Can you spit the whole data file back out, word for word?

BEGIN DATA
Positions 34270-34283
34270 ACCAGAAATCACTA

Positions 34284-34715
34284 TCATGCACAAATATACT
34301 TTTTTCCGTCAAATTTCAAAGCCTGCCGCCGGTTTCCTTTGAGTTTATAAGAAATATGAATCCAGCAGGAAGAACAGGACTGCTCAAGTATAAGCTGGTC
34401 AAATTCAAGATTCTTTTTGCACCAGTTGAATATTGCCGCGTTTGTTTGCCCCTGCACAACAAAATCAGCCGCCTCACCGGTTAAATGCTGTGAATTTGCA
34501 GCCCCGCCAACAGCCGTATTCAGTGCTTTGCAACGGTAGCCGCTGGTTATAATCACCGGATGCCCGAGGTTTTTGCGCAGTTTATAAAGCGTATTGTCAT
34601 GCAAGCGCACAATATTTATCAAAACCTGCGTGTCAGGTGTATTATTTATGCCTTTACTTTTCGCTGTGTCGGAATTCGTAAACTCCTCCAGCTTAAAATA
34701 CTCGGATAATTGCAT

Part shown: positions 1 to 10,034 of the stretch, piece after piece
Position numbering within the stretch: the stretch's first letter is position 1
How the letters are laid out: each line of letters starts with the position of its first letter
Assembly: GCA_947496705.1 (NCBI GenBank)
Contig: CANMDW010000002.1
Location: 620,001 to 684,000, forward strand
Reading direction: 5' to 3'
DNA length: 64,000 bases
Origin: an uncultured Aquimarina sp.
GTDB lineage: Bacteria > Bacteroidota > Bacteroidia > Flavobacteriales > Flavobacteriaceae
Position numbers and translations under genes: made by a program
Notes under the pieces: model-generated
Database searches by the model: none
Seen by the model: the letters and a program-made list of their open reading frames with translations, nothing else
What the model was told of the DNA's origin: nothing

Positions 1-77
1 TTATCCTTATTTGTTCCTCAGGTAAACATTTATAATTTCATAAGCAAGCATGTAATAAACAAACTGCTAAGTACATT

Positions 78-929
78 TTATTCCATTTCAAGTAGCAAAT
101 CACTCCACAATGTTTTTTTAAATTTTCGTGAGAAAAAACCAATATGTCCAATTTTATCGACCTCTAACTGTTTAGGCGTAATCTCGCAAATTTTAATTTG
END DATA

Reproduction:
Positions 34270-34283
34270 ACCAGAAATCACTA

Positions 34284-34715
34284 TCATGCACAAATATACT
34301 TTTTTCCGTCAAATTTCAAAGCCTGCCGCCGGTTTCCTTTGAGTTTATAAGAAATATGAATCCAGCAGGAAGAACAGGACTGCTCAAGTATAAGCTGGTC
34401 AAATTCAAGATTCTTTTTGCACCAGTTGAATATTGCCGCGTTTGTTTGCCCCTGCACAACAAAATCAGCCGCCTCACCGGTTAAATGCTGTGAATTTGCA
34501 GCCCCGCCAACAGCCGTATTCAGTGCTTTGCAACGGTAGCCGCTGGTTATAATCACCGGATGCCCGAGGTTTTTGCGCAGTTTATAAAGCGTATTGTCAT
34601 GCAAGCGCACAATATTTATCAAAACCTGCGTGTCAGGTGTATTATTTATGCCTTTACTTTTCGCTGTGTCGGAATTCGTAAACTCCTCCAGCTTAAAATA
34701 CTCGGATAATTGCAT

Part shown: positions 1 to 10,034 of the stretch, piece after piece
Position numbering within the stretch: the stretch's first letter is position 1
How the letters are laid out: each line of letters starts with the position of its first letter
Assembly: GCA_947496705.1 (NCBI GenBank)
Contig: CANMDW010000002.1
Location: 620,001 to 684,000, forward strand
Reading direction: 5' to 3'
DNA length: 64,000 bases
Origin: an uncultured Aquimarina sp.
GTDB lineage: Bacteria > Bacteroidota > Bacteroidia > Flavobacteriales > Flavobacteriaceae
Position numbers and translations under genes: made by a program
Notes under the pieces: model-generated
Database searches by the model: none
Seen by the model: the letters and a program-made list of their open reading frames with translations, nothing else
What the model was told of the DNA's origin: nothing

Positions 1-77
1 TTATCCTTATTTGTTCCTCAGGTAAACATTTATAATTTCATAAGCAAGCATGTAATAAACAAACTGCTAAGTACATT

Positions 78-929
78 TTATTCCATTTCAAGTAGCAAAT
101 CACTCCACAATGTTTTTTTAAATTTTCGTGAGAAAAAACCAATATGTCCAATTTTATCGACCTCTAACTGTTTAGGCGTAATCTCGCAAATTTTAATTTG